For 99.9% of us, working in a library was not our first job. I worked an extremely odd assortment of jobs between high school and finishing my MLIS, each and every one of which has continued to help me in some small way with the work I do today. Even jobs that are seemingly completely unrelated have yielded some practical skill, knowledge, or experience. Below are some of the jobs I worked over the years and what each of them taught me that I still use today.
- Calligraphist: My first job at age 13 was doing calligraphy for an art store on commission. What I learned: A good work ethic is critical to success. You create quality work, you get more work. You turn in your work on a timely basis, you get more work. You treat your employer with respect, he’ll talk you up and get you more work (child labor laws be damned).
- Hostess: I worked as a hostess at a Chicago-style pizza restaurant. What I learned: The lowest paid positions in an organization often have hidden caches of power. I got to decide which waiters and waitresses got which tables, and how many tables. I got to help the delivery staff I liked and be apathetic toward those who weren’t nice to me. No matter where you are in an organizational chart, you do have control over certain things, which you can use (or abuse if you become cranky and jaded).
- Waitress: I worked as a waitress a few times. I am not a good waitress. I lacked the upper body strength and the ability to schmooze with people who were nasty all in the name of getting a better tip. What I learned: Not everyone is good at everything. You think you’ll be good, but maybe you won’t be. And you know what? That’s ok! If you were good at every last thing you’d be some kind of prodigy mutant being and I’d be afraid of you. If you’re not good at something you probably won’t like it, so why keep doing it? Find something else as soon as you can!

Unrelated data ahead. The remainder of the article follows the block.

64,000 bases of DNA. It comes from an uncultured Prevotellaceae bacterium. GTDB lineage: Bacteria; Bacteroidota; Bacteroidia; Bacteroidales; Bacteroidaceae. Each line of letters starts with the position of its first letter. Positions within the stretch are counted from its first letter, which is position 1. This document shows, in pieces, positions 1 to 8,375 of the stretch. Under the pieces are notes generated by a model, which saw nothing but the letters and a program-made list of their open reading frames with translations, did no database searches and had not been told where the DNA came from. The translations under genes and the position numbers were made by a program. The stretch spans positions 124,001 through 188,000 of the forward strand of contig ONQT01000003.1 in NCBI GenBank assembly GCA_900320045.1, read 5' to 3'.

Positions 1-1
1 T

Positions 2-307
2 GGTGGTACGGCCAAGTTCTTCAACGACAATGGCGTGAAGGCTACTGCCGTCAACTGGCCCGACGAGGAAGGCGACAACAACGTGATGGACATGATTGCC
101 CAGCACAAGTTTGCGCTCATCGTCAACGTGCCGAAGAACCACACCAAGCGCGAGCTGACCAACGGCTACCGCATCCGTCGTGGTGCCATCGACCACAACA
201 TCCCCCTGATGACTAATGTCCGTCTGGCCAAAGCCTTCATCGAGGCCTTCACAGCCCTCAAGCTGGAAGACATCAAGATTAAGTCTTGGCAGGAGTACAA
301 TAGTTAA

- Bartender: I was a bartender a couple of times at very different types of bars, from the diviest frat bar dive to a splendid dinner club. What I learned: Besides how to make excellent drinks, I learned a lot about how to listen to people. People at bars often just want to be heard. They might not have another outlet for telling their story and hope that you’ll listen to their girlfriend woes, frustrations at work, and feelings about their best friend’s significant other. Bartending is one job where you learn to listen. It’s like a psychology practicum on steroids. Listening, and especially active listening, comes in handy a lot in libraries. We need to listen to each other and we need to listen to our patrons.
- Secretary: I have been a secretary (and I was called a secretary – not an administrative assistant) more times than I care to remember…for a car dealership, a small telecomm, Sears, a dot com start-up, etc. What I learned: More than any of the other jobs I worked, my secretary jobs reminded me why I was going to graduate school–so I would not have to do that job forever. Being a secretary works for some people, and I say good for them. For me it was perfect torture. I felt that I was set up as eye candy, was sexually harassed more than once, and expected to perform degrading tasks in addition to “normal” work. But being a secretary taught me some useful skills too. I learned how to multitask way before it became rote. I learned basic accounting. I learned business writing. I learned that a smile really does travel over the phone lines.